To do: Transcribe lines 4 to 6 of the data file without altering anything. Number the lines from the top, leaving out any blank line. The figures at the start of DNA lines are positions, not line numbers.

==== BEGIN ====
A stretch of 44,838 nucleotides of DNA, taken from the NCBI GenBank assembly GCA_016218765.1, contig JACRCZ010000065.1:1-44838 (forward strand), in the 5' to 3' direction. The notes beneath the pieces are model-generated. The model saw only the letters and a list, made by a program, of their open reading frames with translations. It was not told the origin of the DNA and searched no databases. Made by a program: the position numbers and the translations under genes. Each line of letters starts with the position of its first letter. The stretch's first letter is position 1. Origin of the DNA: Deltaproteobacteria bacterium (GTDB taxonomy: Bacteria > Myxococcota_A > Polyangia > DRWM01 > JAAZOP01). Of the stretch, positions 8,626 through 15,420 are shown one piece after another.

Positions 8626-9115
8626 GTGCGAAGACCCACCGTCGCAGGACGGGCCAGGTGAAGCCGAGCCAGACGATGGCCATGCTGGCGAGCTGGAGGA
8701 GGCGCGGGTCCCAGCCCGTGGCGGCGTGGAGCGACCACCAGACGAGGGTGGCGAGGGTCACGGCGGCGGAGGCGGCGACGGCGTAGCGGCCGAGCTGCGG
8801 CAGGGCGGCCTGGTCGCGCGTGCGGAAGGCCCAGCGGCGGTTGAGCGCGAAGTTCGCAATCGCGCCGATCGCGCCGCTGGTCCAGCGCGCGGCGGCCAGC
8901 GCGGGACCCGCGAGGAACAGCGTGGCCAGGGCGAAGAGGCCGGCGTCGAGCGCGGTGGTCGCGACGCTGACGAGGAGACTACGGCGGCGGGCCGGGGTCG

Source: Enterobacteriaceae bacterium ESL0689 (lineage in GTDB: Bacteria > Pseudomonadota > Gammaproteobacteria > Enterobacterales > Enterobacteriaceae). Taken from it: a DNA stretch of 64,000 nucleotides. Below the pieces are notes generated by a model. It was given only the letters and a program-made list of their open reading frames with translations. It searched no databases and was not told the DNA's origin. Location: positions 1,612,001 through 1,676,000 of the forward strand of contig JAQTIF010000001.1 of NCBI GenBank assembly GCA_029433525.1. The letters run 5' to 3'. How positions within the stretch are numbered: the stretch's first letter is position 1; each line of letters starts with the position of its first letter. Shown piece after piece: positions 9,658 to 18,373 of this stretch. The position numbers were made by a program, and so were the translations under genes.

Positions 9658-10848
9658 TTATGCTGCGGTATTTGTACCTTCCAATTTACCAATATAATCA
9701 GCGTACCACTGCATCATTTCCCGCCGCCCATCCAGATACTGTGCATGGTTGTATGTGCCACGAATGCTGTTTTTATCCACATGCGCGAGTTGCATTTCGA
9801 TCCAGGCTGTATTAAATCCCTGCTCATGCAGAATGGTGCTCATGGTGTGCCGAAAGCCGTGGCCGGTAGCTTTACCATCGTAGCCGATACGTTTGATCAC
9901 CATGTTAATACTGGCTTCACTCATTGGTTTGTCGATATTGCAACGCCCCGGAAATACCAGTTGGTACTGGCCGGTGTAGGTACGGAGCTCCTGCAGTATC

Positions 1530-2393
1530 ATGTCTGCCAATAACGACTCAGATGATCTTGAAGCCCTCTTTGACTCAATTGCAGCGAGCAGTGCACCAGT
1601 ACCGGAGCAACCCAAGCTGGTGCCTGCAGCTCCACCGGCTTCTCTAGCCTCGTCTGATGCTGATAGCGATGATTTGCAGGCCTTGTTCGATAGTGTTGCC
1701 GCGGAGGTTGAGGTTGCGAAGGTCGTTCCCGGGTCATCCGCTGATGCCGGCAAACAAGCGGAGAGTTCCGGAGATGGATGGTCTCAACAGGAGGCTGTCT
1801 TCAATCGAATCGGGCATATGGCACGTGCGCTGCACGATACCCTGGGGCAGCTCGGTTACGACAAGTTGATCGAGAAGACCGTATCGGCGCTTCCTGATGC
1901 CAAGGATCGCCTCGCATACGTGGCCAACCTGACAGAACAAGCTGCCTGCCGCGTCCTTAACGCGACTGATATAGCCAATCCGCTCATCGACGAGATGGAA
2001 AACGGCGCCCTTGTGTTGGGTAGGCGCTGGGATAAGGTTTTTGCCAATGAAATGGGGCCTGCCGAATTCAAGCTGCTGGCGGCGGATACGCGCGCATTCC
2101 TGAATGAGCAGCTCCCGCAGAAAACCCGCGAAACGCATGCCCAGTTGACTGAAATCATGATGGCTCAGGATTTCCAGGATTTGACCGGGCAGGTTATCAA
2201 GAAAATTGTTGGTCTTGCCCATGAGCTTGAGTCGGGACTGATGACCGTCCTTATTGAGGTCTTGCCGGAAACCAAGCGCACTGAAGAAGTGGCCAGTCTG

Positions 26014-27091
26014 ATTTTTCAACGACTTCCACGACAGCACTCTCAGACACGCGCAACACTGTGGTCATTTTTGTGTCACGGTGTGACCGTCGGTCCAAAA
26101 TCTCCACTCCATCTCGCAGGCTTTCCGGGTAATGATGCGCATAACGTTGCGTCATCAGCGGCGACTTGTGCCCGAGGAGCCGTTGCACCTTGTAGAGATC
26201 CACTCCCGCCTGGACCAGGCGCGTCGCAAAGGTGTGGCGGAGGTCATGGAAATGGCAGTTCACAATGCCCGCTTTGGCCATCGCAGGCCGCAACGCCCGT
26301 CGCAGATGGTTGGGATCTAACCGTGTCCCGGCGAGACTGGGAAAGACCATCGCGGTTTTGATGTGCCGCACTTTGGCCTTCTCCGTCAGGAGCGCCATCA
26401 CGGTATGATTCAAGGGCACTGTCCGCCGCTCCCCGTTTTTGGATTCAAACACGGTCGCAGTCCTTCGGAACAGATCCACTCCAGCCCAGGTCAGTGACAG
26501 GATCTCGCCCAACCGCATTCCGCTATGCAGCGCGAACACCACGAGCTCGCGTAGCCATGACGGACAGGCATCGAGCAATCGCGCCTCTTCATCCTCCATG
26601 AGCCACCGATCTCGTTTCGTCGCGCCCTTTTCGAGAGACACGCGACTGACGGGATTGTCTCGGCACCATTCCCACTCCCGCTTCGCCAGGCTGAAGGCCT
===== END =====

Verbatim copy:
8701 GGCGCGGGTCCCAGCCCGTGGCGGCGTGGAGCGACCACCAGACGAGGGTGGCGAGGGTCACGGCGGCGGAGGCGGCGACGGCGTAGCGGCCGAGCTGCGG
8801 CAGGGCGGCCTGGTCGCGCGTGCGGAAGGCCCAGCGGCGGTTGAGCGCGAAGTTCGCAATCGCGCCGATCGCGCCGCTGGTCCAGCGCGCGGCGGCCAGC
8901 GCGGGACCCGCGAGGAACAGCGTGGCCAGGGCGAAGAGGCCGGCGTCGAGCGCGGTGGTCGCGACGCTGACGAGGAGACTACGGCGGCGGGCCGGGGTCG